Abstract: Systemic lupus erythematosus (SLE) is a genetically complex autoimmune disease, characterized by the occurrence of many different autoantibodies, the formation of immune complexes (ICs), and inflammation in different organs. Studies in both mice and humans have demonstrated several genetic susceptibility loci involved in immune activation and regulation, as well as clearance of apoptotic cells [1,2]. Among the cells in the immune system, the B cells have a crucial role as producers of the autoantibodies, which are typically directed to nucleic acid and associated proteins. The B cells in SLE patients have several abnormalities that might account for the ongoing autoantibody production observed in these patients [3]. The B cell response is clearly antigen-driven and several lupus autoantigens are located in apoptotic bodies and apoptotic blebs [4,5]. It is unknown why the immune response is directed mainly towards apoptotic cell material, but SLE patients have both increased apoptosis and a defective clearance of such material [6,7]. Consequently, apoptotic bodies and nucleosomes are accessible to the immune system in SLE patients for longer than in normal individuals, which might contribute to the autoimmune response [8]. In addition, abnormal T cell activation, complement deficiency and the production of several cytokines might be critical for the initiation and maintenance of the autoimmune reaction [9-12].Increased serum levels of many cytokines have been noted in SLE patients, reflecting the activation of the immune system and inflammation in this disease. In the present review we focus on the type I interferon (IFN) system in SLE, because emerging data suggest that IFN-α and the natural IFN-α-producing cells (NIPCs), often termed plasmacytoid dendritic cells (PDCs), have a pivotal role in the etiopathogenesis of SLE.Raised serum levels of IFN-α in SLE patients have been noted for more than 20 years [13], and these levels are correlated with both disease activit
Epitopes of Microbial and Human Heat Shock Protein 60 and Their Recognition in Myalgic Encephalomyelitis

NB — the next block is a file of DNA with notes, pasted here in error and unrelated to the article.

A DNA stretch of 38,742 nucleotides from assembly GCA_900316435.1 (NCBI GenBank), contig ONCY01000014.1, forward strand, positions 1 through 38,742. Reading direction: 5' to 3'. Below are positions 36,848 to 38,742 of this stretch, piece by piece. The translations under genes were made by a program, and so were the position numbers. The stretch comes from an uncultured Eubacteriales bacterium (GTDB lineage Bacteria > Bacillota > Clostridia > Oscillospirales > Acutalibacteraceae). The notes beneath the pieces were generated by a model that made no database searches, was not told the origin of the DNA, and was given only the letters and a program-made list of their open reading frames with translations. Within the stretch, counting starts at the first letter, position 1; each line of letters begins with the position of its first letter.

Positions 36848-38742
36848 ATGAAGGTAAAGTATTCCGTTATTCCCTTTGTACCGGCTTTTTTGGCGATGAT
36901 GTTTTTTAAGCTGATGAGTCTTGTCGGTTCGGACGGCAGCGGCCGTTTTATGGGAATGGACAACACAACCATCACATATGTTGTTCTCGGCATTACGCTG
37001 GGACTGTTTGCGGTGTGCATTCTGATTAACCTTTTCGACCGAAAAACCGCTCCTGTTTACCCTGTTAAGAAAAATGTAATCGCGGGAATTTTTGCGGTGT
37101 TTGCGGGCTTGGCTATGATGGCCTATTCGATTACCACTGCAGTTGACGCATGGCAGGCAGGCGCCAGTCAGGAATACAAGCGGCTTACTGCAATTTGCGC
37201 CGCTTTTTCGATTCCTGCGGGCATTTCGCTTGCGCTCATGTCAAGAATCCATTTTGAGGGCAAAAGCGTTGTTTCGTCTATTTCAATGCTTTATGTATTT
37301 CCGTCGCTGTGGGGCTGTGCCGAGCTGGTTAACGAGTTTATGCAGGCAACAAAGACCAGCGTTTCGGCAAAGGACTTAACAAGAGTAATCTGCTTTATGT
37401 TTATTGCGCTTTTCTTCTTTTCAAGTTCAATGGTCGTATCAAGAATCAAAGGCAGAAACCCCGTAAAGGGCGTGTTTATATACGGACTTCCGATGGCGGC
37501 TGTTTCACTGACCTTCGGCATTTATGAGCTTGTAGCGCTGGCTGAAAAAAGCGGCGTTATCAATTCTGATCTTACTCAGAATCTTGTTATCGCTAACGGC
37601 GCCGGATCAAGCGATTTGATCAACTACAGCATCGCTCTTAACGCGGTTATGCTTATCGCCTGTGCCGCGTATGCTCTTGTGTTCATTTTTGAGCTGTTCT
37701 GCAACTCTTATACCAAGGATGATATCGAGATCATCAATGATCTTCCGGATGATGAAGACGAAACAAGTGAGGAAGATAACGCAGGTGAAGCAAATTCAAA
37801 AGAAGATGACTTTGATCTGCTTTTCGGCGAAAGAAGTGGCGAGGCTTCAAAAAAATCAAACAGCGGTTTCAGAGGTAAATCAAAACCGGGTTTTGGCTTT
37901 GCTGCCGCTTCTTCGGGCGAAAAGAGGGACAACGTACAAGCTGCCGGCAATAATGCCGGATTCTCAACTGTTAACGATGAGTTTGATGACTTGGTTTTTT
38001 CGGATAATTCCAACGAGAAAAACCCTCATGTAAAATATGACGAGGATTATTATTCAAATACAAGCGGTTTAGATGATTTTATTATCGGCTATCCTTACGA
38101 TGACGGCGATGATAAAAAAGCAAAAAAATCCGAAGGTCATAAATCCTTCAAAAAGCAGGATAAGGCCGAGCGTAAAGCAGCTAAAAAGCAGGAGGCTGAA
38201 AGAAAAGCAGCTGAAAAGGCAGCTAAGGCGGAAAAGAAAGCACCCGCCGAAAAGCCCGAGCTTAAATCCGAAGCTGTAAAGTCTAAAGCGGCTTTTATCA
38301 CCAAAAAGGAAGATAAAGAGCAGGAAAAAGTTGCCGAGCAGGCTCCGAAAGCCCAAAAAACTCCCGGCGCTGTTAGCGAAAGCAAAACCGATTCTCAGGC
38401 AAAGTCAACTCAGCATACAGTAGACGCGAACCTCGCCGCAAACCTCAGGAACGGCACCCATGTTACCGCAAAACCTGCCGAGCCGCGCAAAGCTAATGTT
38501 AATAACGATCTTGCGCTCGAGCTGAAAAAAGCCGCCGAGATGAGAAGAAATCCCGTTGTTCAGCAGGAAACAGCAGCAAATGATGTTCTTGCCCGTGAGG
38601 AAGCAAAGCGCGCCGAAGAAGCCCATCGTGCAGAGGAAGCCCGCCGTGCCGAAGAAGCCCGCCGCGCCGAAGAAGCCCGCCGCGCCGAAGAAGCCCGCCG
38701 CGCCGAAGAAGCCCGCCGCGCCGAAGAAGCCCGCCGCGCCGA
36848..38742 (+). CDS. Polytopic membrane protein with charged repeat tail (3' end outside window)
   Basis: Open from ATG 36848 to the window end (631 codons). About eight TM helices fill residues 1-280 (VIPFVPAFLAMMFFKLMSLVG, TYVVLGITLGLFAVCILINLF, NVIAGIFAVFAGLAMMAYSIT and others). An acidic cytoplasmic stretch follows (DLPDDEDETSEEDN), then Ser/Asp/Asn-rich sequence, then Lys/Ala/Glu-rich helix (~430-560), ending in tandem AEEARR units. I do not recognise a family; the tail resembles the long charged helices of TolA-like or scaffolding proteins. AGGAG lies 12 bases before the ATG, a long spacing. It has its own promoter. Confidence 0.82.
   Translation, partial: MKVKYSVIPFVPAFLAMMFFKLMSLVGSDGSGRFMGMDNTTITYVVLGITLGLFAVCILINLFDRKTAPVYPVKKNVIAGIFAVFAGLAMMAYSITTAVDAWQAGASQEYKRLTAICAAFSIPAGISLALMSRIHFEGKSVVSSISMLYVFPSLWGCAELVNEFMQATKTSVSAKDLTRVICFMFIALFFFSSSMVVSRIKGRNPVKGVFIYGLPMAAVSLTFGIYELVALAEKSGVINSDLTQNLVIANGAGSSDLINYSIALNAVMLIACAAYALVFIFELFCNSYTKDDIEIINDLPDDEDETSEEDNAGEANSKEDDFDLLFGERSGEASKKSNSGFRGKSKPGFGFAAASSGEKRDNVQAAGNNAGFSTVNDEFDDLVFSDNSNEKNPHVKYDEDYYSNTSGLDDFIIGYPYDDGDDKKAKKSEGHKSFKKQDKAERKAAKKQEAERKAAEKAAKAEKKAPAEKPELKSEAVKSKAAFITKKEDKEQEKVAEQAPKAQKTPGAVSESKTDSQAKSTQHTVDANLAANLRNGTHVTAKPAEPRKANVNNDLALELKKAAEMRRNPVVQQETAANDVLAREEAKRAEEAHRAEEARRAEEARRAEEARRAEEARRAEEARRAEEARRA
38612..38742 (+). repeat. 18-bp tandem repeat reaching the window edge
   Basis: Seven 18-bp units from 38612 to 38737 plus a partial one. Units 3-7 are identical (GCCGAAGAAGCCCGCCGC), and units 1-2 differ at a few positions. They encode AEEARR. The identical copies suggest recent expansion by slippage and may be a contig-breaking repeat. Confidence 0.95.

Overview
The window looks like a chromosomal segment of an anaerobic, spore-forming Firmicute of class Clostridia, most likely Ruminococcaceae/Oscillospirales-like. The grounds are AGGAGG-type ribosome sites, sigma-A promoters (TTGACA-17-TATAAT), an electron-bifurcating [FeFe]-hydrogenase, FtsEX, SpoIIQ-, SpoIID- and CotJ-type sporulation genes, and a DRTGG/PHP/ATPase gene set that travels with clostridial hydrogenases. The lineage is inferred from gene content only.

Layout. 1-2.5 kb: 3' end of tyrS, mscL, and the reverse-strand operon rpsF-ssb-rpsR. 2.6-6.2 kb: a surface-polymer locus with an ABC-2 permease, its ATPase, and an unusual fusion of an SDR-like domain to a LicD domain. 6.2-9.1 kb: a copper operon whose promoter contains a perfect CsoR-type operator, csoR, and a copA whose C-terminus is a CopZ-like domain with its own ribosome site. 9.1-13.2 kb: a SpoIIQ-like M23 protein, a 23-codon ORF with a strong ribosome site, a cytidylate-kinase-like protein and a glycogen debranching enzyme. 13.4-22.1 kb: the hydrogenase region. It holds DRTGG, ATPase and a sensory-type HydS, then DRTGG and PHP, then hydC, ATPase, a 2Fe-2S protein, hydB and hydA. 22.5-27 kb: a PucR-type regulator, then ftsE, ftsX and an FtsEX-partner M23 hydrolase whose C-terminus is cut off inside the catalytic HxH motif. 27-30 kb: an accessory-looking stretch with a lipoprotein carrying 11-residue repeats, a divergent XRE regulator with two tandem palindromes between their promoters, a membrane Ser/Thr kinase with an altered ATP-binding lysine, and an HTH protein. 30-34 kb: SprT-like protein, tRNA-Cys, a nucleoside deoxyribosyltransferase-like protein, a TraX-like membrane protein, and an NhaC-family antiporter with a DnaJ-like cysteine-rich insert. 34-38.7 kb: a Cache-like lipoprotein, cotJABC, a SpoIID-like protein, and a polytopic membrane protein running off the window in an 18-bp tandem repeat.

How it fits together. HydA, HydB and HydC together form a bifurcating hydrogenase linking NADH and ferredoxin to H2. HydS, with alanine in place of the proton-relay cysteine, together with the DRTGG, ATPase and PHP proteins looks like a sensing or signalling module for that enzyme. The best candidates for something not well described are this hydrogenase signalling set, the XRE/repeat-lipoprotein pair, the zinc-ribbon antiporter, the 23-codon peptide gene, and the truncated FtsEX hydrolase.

Amal Elfaitouri, Bj?rn Herrmann, Agnes B?lin-Wiener, Yilin Wang, Carl-Gerhard Gottfries, Olof Zachrisson, R?diger Pipkorn, Lars Rnnblom, Jonas Blomberg
PLOS ONE , 2013, DOI: 10.1371/journal.pone.0081155
Abstract: Myalgic encephalomyelitis (ME, also called Chronic Fatigue Syndrome), a common disease with chronic fatigability, cognitive dysfunction and myalgia of unknown etiology, often starts with an infection. The chaperonin human heat shock protein 60 (HSP60) occurs in mitochondria and in bacteria, is highly conserved, antigenic and a major autoantigen. The anti-HSP60 humoral (IgG and IgM) immune response was studied in 69 ME patients and 76 blood donors (BD) (the Training set) with recombinant human and E coli HSP60, and 136 30-mer overlapping and targeted peptides from HSP60 of humans, Chlamydia, Mycoplasma and 26 other species in a multiplex suspension array. Peptides from HSP60 helix I had a chaperonin-like activity, but these and other HSP60 peptides also bound IgG and IgM with an ME preference, theoretically indicating a competition between HSP60 function and antibody binding. A HSP60-based panel of 25 antigens was selected. When evaluated with 61 other ME and 399 non-ME samples (331 BD, 20 Multiple Sclerosis and 48 Systemic Lupus Erythematosus patients), a peptide from Chlamydia pneumoniae HSP60 detected IgM in 15 of 61 (24%) of ME, and in 1 of 399 non-ME at a high cutoff (p<0.0001). IgM to specific cross-reactive epitopes of human and microbial HSP60 occurs in a subset of ME, compatible with infection-induced autoimmunity.